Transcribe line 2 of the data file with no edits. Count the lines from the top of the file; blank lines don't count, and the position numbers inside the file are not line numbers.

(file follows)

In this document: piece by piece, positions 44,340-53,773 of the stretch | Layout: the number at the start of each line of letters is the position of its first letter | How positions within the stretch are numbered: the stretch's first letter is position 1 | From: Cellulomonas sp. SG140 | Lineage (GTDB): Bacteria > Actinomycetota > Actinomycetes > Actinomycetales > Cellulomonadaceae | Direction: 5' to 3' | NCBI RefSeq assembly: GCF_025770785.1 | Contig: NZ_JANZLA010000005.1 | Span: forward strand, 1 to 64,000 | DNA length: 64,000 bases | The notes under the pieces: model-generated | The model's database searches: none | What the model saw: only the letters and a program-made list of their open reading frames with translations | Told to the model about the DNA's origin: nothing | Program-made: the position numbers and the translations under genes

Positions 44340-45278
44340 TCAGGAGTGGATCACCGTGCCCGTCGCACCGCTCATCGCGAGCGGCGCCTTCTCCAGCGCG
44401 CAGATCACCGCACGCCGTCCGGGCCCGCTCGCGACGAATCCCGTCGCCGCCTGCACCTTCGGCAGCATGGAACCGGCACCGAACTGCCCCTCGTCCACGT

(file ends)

Positions 44340-45278